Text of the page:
It is the main road crossing between Malaysia and Thailand and most long distance buses between the two countries use this checkpoint. The Thai checkpoint is officially known as the Sadao Immigration Checkpoint while the town immediately after the border is called Dannok.
There is not much of a town to Bukit Kayu Hitam (which locals like to refer to with its loose English translation "Black Forest") - just a few shops located on a side road off the main highway. Most commercial activity is actually centred at the busy duty-free shopping centre located between the Malaysian and Thai checkpoints.
For details on visa requirements for Malaysia, please see the Malaysia | Get in section. Bukit Kayu Hitam is not a visa on arrival entry point.
To/from Thailand: For those heading to Hat Yai and other destinations in Thailand, you will have to cross the border into Sadao for connections. Please note that it is quite a distance to walk from the bus terminal on the Malaysian side to the Thai side of the border. Because of all this, it is much more convenient to take a bus directly to Hat Yai (or your Malaysian destination if coming from Hat Yai) rather than change buses at Bukit Kayu Hitam. Most long distance buses between Malaysia and Thailand use the Bukit Kayu Hitam-Sadao crossing but do not pick up passengers here.
To/from Malaysian destinations: Ekspres Bandar runs two direct buses daily between Bukit Kayu Hitam and Kuala Lumpur's Jalan Duta Bus Terminal. Tickets cost RM40. Buses leave near the Malaysian immigration complex.
There are many more options at Changloon (also spelled Changlun), 8km south of Bukit Kayu Hitam. Among the bus companies with direct links to Kuala Lumpur are Transnasional (Tel: +60-4-9241561), Etika Ekspres and Konsortium Bas Ekspres Semenanjung (Tel: +60-4-9241561). You will have to catch a taxi between Bukit Kayu Hitam and Changloon. From Changloon, you can also catch a local HBR Liner bus to Alor Star.
Taxis congregate at several locations in Bukit Kayu Hitam, especially near the Malaysian checkpoint and the district council stalls in Bukit Kayu Hitam town. Because of the distance between the Malaysian and Thai checkpoints, many people take taxis between the two. Malaysian taxis will usually stop just short of the border, which is within easy walking distance to the Thai checkpoint.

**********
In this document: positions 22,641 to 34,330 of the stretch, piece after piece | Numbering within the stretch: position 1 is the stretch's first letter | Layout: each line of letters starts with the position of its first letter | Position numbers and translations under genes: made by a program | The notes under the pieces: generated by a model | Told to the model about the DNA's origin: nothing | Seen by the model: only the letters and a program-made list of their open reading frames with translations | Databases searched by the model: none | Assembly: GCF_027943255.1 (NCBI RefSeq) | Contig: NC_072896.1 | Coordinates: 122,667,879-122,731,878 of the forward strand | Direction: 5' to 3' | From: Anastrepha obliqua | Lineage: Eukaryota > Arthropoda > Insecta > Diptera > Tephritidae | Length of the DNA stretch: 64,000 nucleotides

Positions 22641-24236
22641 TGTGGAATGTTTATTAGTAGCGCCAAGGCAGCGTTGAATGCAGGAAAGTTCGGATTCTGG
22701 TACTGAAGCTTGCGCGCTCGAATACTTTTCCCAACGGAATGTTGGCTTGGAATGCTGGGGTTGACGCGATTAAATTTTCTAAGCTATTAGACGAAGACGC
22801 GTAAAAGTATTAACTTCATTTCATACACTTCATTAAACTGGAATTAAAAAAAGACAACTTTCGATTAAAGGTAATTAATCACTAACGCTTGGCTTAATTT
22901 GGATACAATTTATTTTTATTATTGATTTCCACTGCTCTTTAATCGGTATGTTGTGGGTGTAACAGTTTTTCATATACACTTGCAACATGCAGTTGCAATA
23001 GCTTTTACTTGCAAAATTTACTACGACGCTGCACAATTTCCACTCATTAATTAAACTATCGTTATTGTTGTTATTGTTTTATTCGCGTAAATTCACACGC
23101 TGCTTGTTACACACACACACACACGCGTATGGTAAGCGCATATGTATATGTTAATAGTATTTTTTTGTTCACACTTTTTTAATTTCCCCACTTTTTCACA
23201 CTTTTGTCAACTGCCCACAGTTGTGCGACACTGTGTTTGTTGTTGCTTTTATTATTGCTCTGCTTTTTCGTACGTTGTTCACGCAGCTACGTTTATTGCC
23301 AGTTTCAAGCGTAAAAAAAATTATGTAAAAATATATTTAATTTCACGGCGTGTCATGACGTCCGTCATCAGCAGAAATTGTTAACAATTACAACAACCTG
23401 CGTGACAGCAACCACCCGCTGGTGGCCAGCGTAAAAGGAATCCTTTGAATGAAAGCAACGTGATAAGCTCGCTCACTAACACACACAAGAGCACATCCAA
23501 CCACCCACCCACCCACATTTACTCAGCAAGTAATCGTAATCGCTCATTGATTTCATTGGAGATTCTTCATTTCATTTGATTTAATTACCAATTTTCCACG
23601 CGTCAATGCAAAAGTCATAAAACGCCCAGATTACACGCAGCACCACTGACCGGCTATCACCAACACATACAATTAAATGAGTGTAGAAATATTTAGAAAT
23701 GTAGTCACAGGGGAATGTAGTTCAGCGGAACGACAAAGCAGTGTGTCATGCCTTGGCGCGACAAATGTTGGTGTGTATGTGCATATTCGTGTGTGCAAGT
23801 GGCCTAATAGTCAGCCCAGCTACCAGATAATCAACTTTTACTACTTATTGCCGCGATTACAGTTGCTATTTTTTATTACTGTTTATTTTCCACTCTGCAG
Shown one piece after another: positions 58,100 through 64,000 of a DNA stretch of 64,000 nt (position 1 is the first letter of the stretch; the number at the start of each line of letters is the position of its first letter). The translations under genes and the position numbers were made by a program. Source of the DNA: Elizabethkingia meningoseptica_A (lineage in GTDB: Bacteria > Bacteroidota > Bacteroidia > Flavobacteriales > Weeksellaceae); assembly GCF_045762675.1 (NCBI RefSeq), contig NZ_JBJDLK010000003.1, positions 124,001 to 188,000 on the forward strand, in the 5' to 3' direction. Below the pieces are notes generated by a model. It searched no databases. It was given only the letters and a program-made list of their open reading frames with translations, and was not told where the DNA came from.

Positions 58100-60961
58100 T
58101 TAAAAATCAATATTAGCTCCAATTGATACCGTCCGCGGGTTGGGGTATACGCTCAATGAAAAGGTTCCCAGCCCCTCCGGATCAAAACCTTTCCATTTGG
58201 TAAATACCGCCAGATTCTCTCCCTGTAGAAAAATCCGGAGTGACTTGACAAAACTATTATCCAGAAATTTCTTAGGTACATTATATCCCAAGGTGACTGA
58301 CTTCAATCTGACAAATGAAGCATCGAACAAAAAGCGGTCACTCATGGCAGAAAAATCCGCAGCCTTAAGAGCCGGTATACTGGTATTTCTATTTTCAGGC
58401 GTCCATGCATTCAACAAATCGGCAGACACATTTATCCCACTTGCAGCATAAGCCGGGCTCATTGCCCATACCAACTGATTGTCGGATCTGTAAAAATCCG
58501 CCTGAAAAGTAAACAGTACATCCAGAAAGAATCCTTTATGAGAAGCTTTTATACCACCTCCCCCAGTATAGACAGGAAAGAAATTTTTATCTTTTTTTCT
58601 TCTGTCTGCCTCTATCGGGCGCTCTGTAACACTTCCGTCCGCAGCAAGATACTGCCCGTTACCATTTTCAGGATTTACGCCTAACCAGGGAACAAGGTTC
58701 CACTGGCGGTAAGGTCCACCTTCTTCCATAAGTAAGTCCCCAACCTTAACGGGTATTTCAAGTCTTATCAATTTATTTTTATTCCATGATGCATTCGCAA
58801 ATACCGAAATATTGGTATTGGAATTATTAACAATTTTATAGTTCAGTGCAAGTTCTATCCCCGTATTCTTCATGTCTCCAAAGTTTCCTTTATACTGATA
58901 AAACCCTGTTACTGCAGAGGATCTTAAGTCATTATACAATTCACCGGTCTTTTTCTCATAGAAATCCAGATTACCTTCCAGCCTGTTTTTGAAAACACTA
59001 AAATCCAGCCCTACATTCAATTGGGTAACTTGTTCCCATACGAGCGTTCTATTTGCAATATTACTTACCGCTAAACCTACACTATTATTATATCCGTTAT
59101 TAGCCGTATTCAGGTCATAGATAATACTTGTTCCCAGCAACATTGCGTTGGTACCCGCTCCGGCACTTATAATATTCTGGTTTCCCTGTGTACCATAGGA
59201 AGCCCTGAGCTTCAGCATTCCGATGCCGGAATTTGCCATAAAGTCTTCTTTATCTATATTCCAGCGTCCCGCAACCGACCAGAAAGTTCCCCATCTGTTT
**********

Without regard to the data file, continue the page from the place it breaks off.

To Thailand: Taxis to Hat Yai (between RM30-50) and other towns in Thailand can also be found at the duty free shopping complex between the Malaysian and Thai immigration checkpoints. You will also see many signboards offering taxi services to Hat Yai along the expressway before reaching town. Taxis are also available on the Thai side in Sadao.
Most Malaysians drive to Bukit Kayu Hitam, leave their car in Malaysian territory and take taxis into Thailand to save themselves the hassle of getting Thai insurance for their vehicles. One popular place to park is at the Duty Free shopping complex. To get there, drive through Malaysian immigration as if you were driving into Thailand, then turn into the Duty Free complex parking space. There is a Hat Yai taxi counter near the exit of the car park with fares clearly displayed.
To other parts of Malaysia: For those arriving from Thailand, Malaysian taxis can be found just inside Malaysian territory after crossing the border gate, ready to bring you to through the Malaysian immigration checkpoint (about 1km away) and onward to any Malaysian destination. You can pay for one seat and wait until all seats are taken before the taxi moves, or pay for the whole car. Please agree on a price before boarding the taxi.
Bukit Kayu Hitam is the northern end of the tolled North-South Expressway (Route E1) which spans Peninsular Malaysia. Once it crosses the Thai border into Sadao, it becomes the toll-free National Highway 4 which goes all the way to Bangkok via Hat Yai.
For those heading to Langkawi, take the North-South Expressway to Changloon (just the next town) and turn into the new highway which goes all the way to Kuala Perlis in Perlis to catch the ferry to the island.
The few places you need to go to in Bukit Kayu Hitam such as the immigration checkpoints, duty free complex, foodstalls, are quite far apart and walking may be a little inconvenient. Many people take short rides in normal taxis or motorcycle taxis, especially when they want to cross the border.
Bukit Kayu Hitam exists for people to cross the border. There is nothing much to see except for the hordes of people trying to cross into or coming in from Thailand.
- Golfing at Black Forest Golf and Country Resort, an 18-hole par 72 championship golf course. It is located behind the duty free shopping complex in between the Malaysian and Thai immigration checkpoints. The golf clubhouse also has restaurant.
- Shopping at the Cergas Jaya Duty Free Shopping Ccomplex. It's a mid-sized shop with sporting good, toys, some clothes, groceries and the usual stock of liquor, make-up and cigerettes. For pricing comparison: 1 liter of Bacardi Rum - RM45, Malibu Rum - RM65, Absolut Citron - RM57. The store is supplied by the Malaysians, so those from the Thai side can find some interesting items. Getting there: Those from Malaysia who want to only come here and NOT cross into Thailand should drive through Malaysian immigration and inform the officer that you only want to go to the duty free complex. He will issue you a pass which you should hold on to and return it when you go through immigration again after you finish shopping. Passports are not needed. Please note that you can only bring in duty free goods if you have left the country for 48 hours. However, many Malaysians just go to the complex to buy duty free items and hope they can pass Malaysian customs without them noticing. Sometimes it works, sometimes it doesn't. Its your call. Of course, there is no problem if you are travelling onwards into Thailand or coming from there.
food stalls are located behind the check point.